February 2023 in People
Interview by ERICA JEAL – Opera Magazine February 2023
Llewellyn sings the title role in Opera North’s new ‘Ariadne auf Naxos’ this month
It’s a joyously bright, crisp December morning up and down the country, and when she finishes our interview Elizabeth Llewellyn will be able to put on her walking boots and stride out of her 1730s house in West Yorkshire and on to the moors. For now, though, she’s in a different universe, talking to me in London on Zoom, describing how she’s immersing herself in Strauss’s operatic soundworld in preparation for singing the title role in Opera North’s new Ariadne auf Naxos this month.
A fortnight ago she was in Glasgow for the Four Last Songs with the BBC Scottish Symphony Orchestra. ‘I don’t think I’ve ever had so many offers for Four Last Songs as over the last two weeks! Sometimes you really do have to be quite obvious and say, “This is what I sing!”’ Indeed, for UK audiences, Strauss, or indeed any German repertoire, is not—yet—what Llewellyn sings. As she points out, not many British people know about the success she had as Wagner’s Elsa in Magdeburg in 2014 (apart from opera readers: Carlos María Solare was there and described it as ‘a huge personal triumph’). Her biggest successes here in her home country have mostly, though not exclusively, been in Italian repertoire: Desdemona at Grange Park Opera last summer (‘gorgeously sung, unendurably moving’, wrote Mark Valencia); Puccini’s Magda and Manon Lescaut plus Mozart’s Countess and Fiordiligi at Opera Holland Park; Amelia in Boccanegra for English Touring Opera; Alice Ford for Scottish Opera; Mimì and Luisa Miller for ENO; the list goes on.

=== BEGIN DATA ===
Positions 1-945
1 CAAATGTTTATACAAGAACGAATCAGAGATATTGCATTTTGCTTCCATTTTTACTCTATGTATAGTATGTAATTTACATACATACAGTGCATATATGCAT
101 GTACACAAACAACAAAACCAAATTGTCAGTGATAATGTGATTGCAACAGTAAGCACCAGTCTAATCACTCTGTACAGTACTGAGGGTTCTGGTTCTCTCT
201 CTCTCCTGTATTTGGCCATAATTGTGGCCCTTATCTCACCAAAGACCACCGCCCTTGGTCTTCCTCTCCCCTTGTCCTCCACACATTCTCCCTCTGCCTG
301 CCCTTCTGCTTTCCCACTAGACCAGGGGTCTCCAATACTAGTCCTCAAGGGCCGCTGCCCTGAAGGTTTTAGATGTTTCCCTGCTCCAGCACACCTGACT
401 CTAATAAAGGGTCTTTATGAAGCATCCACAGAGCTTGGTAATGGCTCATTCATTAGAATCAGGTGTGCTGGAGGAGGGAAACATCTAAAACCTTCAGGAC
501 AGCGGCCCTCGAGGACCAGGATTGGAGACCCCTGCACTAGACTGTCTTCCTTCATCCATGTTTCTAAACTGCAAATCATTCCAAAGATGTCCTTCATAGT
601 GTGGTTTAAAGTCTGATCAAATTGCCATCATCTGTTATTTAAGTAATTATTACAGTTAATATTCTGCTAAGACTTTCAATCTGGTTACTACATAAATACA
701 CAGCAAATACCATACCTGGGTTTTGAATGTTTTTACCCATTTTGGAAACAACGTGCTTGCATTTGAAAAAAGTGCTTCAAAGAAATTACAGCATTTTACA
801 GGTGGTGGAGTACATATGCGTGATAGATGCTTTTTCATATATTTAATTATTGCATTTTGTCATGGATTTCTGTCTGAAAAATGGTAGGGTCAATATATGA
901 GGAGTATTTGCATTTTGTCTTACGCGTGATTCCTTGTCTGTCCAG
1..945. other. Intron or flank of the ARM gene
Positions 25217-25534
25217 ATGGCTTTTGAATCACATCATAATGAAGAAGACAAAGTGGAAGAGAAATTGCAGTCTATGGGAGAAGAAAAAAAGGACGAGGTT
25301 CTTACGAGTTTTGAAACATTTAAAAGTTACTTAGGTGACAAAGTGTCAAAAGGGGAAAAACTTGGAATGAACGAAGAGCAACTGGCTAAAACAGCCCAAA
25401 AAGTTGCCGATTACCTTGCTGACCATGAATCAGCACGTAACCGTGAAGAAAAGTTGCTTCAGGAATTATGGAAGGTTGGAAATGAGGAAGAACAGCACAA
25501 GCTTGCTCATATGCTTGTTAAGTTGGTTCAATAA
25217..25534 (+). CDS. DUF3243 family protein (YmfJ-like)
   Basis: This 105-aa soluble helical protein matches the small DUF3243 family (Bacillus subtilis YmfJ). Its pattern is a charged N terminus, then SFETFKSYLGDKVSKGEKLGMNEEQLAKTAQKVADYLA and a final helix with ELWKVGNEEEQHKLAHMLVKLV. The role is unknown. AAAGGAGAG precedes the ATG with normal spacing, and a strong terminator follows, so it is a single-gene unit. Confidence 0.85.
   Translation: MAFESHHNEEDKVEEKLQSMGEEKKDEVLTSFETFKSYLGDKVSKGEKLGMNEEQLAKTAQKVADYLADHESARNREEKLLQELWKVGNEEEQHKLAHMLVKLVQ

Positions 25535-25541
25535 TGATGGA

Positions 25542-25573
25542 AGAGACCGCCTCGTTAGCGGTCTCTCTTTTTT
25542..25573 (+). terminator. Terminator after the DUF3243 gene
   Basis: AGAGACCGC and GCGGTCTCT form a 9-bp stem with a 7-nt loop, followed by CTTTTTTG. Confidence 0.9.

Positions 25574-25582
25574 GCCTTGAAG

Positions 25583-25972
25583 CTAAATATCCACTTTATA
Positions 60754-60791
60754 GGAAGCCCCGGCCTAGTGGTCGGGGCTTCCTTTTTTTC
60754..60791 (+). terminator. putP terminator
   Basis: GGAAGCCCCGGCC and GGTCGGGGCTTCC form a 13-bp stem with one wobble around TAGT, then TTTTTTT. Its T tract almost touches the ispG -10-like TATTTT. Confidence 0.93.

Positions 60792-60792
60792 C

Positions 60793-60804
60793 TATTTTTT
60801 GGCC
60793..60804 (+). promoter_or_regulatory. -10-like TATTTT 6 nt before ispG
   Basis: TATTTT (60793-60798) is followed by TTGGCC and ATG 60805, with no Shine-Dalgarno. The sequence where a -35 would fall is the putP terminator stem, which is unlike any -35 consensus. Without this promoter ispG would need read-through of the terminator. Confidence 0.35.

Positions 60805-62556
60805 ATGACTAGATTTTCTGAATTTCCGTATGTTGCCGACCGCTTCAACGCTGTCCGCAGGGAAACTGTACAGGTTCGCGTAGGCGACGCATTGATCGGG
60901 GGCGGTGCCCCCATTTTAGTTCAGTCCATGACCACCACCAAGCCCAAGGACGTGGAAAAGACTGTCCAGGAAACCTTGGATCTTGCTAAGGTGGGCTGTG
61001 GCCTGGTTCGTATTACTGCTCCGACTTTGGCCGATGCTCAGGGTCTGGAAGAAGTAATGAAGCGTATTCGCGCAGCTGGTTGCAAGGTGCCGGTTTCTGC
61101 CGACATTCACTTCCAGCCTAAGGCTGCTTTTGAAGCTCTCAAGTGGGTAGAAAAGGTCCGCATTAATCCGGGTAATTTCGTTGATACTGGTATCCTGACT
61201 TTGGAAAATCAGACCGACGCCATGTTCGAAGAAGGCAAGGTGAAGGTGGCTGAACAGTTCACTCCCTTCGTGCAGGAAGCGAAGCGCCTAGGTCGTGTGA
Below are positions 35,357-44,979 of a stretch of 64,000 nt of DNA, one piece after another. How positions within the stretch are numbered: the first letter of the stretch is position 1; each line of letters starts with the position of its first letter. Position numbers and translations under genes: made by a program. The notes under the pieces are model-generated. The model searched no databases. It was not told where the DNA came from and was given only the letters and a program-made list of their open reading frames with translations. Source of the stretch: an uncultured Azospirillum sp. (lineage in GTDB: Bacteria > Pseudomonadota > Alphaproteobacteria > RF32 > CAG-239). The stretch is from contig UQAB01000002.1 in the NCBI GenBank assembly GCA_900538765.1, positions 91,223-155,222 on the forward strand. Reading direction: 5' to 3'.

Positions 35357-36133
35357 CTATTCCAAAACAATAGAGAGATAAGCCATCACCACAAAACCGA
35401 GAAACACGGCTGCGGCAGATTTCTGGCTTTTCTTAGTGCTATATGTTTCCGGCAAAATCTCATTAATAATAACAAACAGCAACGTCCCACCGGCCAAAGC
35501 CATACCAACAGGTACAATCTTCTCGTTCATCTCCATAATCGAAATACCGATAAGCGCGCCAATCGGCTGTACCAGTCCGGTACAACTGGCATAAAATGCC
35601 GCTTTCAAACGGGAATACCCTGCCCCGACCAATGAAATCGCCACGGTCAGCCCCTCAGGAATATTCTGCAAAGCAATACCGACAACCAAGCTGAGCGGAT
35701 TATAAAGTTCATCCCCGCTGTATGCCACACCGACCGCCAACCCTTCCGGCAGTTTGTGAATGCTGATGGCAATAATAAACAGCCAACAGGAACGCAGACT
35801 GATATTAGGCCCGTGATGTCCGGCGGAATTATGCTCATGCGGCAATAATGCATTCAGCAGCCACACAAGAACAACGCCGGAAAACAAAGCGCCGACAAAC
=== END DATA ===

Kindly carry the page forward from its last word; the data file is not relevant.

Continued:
‘What I’m finding interesting about Ariadne is the breadth of the type of soprano voice that can sing it well,’ Llewellyn says, thinking back to the first singer she heard live in the role, Soile Isokoski. ‘She was about the lightest Ariadne you’re likely to hear. My recollection is that it wasn’t a sing-off with the tenor, which it could be because of the tessitura, but it was very beautiful, which isn’t surprising given Soile’s track record—she sang it beautifully, in the same way Carol Vaness sang Tosca beautifully. Then at the other end of the scale you get people like Jessye Norman and Lise Davidsen, of whom one was classed as a Zwischenfach and one started off as a mezzo. But there is a huge range of ways to sing this role, which is exciting because it means I can find my own vocal place for it.
‘It starts off very much at the bottom of the voice once you get to the Opera, and I’ve always had everything down to a bottom G. I think there are a lot of sopranos who sing roles like Vitellia, Ariadne and Suor Angelica who don’t have the bottom of the voice. There’s a reason why that composer would have forced you down to that part of your voice—there’s an expressiveness that is different. I’m looking forward to seeing how having a large range plays out and how that comes across.’
Ideally, she says, she would have liked already to have sung both Arabella and the Marschallin (‘I’ve been wanting to sing the Marschallin since 2013’) before tackling Ariadne. But a certain amount of leapfrogging, of singing big roles and then filling in the stepping stones later, has always been a feature of a career that has not progressed in an entirely conventional way.
Llewellyn grew up in Herne Hill in south London. When she was ten her parents finally gave in to her pleas to be able to learn the piano like her older sister; then, at her small independent secondary school, she added violin and got noticed singing in the school choirs. ‘At 16 I was called to the headmistress’s office and she offered to pay for singing lessons. I always believed that this was a bursary or a discretionary fund, but I discovered a few years ago that there is no such fund, so she had paid for it out of her own pocket for a year and a half.’